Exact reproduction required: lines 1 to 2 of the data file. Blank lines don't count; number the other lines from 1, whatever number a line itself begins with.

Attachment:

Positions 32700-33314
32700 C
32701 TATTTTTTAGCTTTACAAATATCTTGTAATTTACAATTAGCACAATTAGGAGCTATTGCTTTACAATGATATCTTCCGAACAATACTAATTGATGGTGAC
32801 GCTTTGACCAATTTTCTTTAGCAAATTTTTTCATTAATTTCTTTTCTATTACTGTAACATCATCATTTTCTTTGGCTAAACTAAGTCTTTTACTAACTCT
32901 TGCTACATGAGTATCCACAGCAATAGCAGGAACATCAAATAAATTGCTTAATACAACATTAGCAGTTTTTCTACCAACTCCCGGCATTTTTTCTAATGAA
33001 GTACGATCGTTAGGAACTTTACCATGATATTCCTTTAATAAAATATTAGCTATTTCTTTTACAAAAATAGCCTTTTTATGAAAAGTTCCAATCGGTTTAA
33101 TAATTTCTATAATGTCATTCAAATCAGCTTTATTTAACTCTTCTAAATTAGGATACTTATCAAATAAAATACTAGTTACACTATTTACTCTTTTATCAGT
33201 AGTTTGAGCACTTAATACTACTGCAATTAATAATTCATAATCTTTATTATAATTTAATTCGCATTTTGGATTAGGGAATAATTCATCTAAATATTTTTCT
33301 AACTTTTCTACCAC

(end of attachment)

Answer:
Positions 32700-33314
32700 C